On Monday, the MacArthur Foundation opened MacArthur Island to the public in the virtual world Second Life. Part of the foundation's $50 million digital media and learning initiative, the island is "an alternative space to educate grantees and others about the potential for philanthropy in virtual worlds and allow grantees and Foundation partners to showcase their work and connect with new audiences." As the press release notes:
Visitors to MacArthur Island can interact with installations created about the work of MacArthur and its grantees. They include a giant pair of 3D headphones that visitors can use to listen to stories by independent radio producers as part of Public Radio Exchange, and a map about Chicago neighborhoods through which visitors can learn about a comprehensive community development effort being carried out in Chicago....
Developed by Linden Research, Inc., and inspired by the fictional virtual world "Metaverse" in Neal Stephenson's novel Snow Crash, Second Life is an Internet-based virtual world whose "residents" can explore, meet other residents, socialize, participate in individual and group activities, and trade goods and services. In a PhilanTopic post back in November 2007, Rich Polt noted that
Enterprising folk can become rich on Second Life (see this story from BusinessWeek), and charitable folk can generate some serious dollars for causes (the American Cancer Society recently raised over $128,000 through its annual Second Life Relay for Life)....
To commemorate the opening of MacArthur Island, MacArthur Foundation president Jonathan Fanton and the former co-creator of Second Life, Cory Ondrejka, held a public conversation about virtual worlds and philanthropy. The discussion offered thoughtful criticisms of Second Life, as well as Fanton and Ondrejka's thoughts about the challenges and opportunities for nonprofits presented by cost-effective communication tools like Second Life.
Much of the discussion centered on the topic of convergence. Ondrejka spoke briefly about the success of the music sector in Second Life, where hundreds of concerts and music events involving participants from around the world happen every day. Visitors can experience being in an audience (via their avatar) and listen to a performance, just as they would in the real world.
The $64,000 question is, Can things work the other way? Can the kind of civic engagement happening in Second Life be transferred to the real world? Yes, says Connie Yowell, education director at the MacArthur Foundation and the moderator of the Q&A portion of Monday's discussion. Yowell notes that virtual worlds enable young people to participate, produce, join, and engage in group activity. Instead of "pushing skills" on kids, educators can encourage students to actively participate in their learning experience. I Dig Tanzania, for example, enabled kids to participate in a virtual archaeological dig with real archaeologists in Tanzania.
The MacArthur Foundation believes Second Life has the potential to "open up" foundations and make them transparent in ways previously unimaginable. And Fanton said we will see more involvement by foundations and nonprofit organizations in virtual worlds moving forward. In fact, more than a hundred nonprofits already interact on the Nonprofit Commons island, a project managed by TechSoup Global.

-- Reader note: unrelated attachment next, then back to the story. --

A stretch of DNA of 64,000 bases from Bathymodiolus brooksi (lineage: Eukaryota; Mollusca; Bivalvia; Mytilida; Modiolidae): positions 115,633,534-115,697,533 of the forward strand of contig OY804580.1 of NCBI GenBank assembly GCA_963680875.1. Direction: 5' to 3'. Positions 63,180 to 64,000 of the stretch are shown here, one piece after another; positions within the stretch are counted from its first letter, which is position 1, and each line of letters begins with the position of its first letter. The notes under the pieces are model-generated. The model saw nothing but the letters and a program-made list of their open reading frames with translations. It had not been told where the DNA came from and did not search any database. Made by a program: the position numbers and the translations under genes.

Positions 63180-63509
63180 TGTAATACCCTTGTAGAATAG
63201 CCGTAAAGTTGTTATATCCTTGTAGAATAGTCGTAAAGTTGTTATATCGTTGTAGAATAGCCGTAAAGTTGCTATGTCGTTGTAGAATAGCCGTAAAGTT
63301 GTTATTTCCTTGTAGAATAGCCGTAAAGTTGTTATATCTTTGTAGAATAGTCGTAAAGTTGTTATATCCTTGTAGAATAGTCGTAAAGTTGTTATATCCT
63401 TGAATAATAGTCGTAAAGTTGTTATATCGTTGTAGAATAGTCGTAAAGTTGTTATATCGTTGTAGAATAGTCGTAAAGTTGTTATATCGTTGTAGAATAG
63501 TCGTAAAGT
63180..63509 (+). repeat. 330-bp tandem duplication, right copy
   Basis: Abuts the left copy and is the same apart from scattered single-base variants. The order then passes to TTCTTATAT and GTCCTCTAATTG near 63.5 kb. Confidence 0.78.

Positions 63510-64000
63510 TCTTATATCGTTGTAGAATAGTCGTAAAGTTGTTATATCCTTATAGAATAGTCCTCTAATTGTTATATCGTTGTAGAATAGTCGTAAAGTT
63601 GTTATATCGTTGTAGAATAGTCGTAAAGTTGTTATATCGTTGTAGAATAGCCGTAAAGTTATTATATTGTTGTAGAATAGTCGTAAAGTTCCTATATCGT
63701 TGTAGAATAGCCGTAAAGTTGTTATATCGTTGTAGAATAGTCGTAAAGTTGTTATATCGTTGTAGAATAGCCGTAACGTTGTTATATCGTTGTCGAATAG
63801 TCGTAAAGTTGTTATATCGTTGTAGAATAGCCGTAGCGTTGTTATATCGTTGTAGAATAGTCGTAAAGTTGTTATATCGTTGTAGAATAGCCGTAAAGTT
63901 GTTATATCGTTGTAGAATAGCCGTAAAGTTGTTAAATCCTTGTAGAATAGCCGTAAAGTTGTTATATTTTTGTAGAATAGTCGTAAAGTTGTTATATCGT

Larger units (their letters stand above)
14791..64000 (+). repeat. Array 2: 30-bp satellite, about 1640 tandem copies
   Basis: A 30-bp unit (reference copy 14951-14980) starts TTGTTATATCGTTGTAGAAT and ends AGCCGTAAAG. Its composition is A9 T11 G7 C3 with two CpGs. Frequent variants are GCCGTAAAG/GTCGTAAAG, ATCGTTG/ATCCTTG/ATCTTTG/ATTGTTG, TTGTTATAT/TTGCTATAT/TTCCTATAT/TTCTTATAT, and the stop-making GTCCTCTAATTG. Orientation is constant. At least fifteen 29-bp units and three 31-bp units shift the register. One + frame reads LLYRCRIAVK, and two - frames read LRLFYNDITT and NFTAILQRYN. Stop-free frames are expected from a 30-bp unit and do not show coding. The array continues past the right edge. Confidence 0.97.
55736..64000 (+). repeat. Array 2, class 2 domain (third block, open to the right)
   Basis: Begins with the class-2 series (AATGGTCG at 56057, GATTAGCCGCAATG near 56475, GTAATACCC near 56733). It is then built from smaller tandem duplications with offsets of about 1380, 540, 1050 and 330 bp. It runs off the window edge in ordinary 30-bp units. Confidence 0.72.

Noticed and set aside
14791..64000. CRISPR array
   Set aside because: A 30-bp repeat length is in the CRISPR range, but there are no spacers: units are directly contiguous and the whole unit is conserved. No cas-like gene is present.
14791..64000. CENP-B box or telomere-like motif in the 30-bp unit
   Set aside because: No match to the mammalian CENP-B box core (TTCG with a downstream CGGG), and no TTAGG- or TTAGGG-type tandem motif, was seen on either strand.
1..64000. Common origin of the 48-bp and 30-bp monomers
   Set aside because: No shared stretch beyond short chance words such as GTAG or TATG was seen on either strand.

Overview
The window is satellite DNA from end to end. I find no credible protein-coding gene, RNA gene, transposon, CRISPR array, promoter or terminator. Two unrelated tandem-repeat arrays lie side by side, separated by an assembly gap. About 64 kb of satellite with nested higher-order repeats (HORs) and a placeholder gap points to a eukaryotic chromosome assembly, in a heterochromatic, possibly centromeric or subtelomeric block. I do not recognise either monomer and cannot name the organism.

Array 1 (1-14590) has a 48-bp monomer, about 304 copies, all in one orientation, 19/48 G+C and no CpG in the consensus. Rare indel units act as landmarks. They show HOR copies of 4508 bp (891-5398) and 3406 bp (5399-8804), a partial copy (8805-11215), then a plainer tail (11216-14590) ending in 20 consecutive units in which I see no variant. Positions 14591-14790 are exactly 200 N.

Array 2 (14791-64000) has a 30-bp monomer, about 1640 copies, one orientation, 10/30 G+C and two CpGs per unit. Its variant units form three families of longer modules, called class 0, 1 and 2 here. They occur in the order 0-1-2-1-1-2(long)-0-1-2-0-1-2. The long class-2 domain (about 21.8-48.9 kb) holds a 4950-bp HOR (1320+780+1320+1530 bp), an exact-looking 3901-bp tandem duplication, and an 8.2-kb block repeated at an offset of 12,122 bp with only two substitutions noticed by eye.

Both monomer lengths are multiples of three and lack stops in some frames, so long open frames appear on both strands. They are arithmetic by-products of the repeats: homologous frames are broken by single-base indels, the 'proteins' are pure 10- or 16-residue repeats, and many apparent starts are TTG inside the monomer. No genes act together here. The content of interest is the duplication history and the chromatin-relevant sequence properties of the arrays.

After Fanton opened up the discussion to audience members, the presenters received a question that got my attention.
Question from audience member: "I encounter a deep fear of virtual environments within my circle of friends (i.e., the matrix will kill us all). Where I live in rural California many nonprofits I talk to have no clue, and seem to have no interest either in changing their models. What needs to happen to engage people who can really benefit from these platforms?"
Cory Ondrejka: I think there are parallel challenges here. The first one, as I think everybody sitting in this audience is probably painfully aware, is that Second Life has significant technological requirements. And so there certainly is still a disparity of broadband access, a disparity of high-end computer access. If you are thinking about how to apply Second Life to some of those challenges, it would behoove you to understand who you are trying to engage with so that you aren't in a position of trying to [bridge] a technological gulf.
You also have a [perceptual] challenge: Are virtual worlds serious places? Are they worth using? etc., etc. What MacArthur has done allows you to [say], "MacArthur is doing it." I think there are tens, hundreds, thousands of examples of fantastic public engagement, civic engagement that have happened in Second Life that you can point to... ranging from Katrina to NASA....
I think it's [important] when you're trying to bring people into something new...to be able to demonstrate paths [to success] -- especially for somebody who may be worried that if they bring it to their superiors they're going to get yelled at or fired -- it's important to be able to provide a safe path that says, "No, this is serious stuff, and you can really [use it to] change things for the better...."
You can watch a video of the hour-long discussion here.
Frankly, I'm not sure what to make of Second Life, but I have to say that that Cory Ondrejka is one cool cat. What do you think? Does Second Life have potential as a learning environment for a new generation of digitally savvy kids? Is it a preview of the future, or just a dead end on the road there, whatever "there" might be? Love to hear your thoughts....
-- Regina Mahone